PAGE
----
Microsoft 365 Basic launches with 100 GB of storage, Outlook and more for $1.99 per month

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On January 30, Microsoft will introduce a brand-new, lower-cost tier of Microsoft 365, its product family of productivity software, collaboration tools, and cloud-based services. Microsoft 365 Basic, priced at $1.99 per month or $19.99 per year, will initially include 100 GB of storage, Outlook email, and access to Microsoft 365 and Windows 11 support experts.

Starting January 30, existing OneDrive 100 GB subscribers will be transitioned to Microsoft 365 Basic. The Microsoft 365 Basic plan will soon include “advanced security features” like ransomware recovery and password-protected sharing links.

Microsoft 365 Basic does not replace Microsoft 365 Free. This is here to stay, along with the same benefits it offers today, such as web-based Word, Excel, PowerPoint, OneNote, Outlook, OneDrive, Clipchamp, and more, and 5 GB of cloud storage. As for Microsoft 365 Personal, it will remain $6.99 per month or $69.99 per year.

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Compared to Google Workspace’s Individual plan, Microsoft 365 Basic offers 1 TB of storage, professional support, and Google’s productivity software (e.g. Google Drive, Calendar, Meet, and Gmail). Zoho’s Standard Workplace plan, which tops out at 10 GB of storage and costs $3 per user per month billed annually, is also cheaper.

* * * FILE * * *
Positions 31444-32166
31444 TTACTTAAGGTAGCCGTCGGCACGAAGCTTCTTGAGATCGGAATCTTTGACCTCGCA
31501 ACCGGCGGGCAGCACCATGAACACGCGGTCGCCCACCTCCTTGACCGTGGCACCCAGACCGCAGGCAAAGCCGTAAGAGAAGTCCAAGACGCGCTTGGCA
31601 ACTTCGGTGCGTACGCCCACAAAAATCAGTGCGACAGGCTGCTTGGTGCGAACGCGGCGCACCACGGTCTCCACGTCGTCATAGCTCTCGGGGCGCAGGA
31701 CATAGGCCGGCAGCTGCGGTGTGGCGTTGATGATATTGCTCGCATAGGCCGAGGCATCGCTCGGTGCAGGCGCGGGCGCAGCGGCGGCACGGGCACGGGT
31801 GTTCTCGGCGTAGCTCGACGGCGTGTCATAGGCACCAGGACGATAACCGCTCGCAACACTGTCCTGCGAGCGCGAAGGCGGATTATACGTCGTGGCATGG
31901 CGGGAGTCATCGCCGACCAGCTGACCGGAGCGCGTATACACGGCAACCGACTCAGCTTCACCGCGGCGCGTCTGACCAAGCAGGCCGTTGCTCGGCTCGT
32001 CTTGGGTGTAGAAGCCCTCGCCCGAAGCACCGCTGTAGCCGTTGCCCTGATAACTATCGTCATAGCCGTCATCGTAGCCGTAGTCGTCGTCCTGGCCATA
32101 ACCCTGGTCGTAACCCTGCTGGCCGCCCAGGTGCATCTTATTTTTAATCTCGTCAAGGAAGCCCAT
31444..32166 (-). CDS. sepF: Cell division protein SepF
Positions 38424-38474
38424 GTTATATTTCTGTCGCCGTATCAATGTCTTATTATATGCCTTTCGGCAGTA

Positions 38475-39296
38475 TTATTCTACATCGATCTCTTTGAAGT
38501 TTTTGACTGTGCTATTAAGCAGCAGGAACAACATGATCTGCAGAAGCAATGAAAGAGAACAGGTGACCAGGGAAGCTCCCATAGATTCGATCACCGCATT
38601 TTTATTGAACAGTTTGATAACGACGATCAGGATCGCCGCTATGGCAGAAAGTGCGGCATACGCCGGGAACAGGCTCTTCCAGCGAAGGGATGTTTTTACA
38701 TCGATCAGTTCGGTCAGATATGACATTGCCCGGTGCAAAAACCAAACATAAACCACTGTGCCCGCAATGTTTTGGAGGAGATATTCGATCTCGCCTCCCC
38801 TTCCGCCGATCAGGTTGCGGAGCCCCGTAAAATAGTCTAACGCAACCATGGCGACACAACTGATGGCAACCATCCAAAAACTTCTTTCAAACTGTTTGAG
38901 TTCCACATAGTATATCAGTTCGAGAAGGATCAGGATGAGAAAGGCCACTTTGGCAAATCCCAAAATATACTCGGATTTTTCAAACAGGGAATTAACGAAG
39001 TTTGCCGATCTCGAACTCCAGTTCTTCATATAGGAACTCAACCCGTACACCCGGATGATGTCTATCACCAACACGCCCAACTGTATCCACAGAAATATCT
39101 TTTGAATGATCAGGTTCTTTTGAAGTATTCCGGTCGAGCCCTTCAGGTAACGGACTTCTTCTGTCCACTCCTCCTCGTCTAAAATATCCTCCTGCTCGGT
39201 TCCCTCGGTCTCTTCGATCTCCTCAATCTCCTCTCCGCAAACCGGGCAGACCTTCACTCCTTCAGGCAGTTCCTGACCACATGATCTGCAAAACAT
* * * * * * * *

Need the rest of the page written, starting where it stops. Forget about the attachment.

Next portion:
Along with the introduction of the upgraded tier, Microsoft today announced the general availability of the Microsoft 365 app. It replaces the Microsoft Office app with a new design and enhanced features. Microsoft 365 offers quick access to apps including Word, Excel, and PowerPoint, along with file templates, “smart” recommendations, to-do list functionality, and syncing across devices, as previewed during Microsoft’s Ignite conference earlier this year. The app is now live on the web.

Microsoft says its 365 app will launch later this month on Windows, Android, and iOS.

Additionally, Microsoft 365 users will soon be able to view, manage, and upgrade cloud storage across devices via a new “simplified view,” according to the company. Subscribers will be able to manage and upgrade their cloud file and photo storage starting February 1.

It makes sense to invest in Microsoft 365. As Microsoft has bet much of its future on the cloud and, by extension, cloud-driven subscriptions, it is one of its fastest-growing revenue items. On its Q4 2022 earnings call, Microsoft reported that Microsoft 365 Consumer subscribers increased 15% to 59.7 million, driving revenue in its Office Consumer products and cloud services segment to $136 million – a 9% increase year over year.

There may be legal trouble brewing over Microsoft 365 in the European Union. Here is where my colleague Natasha Lomas reports. According to this assessment, Microsoft was not able to resolve any of the compliance issues they had raised with it. Microsoft 365 customers in Germany and elsewhere in the European Union may be pressured to reassess their use of Microsoft’s software and/or find alternatives that are less compliance-challenging.

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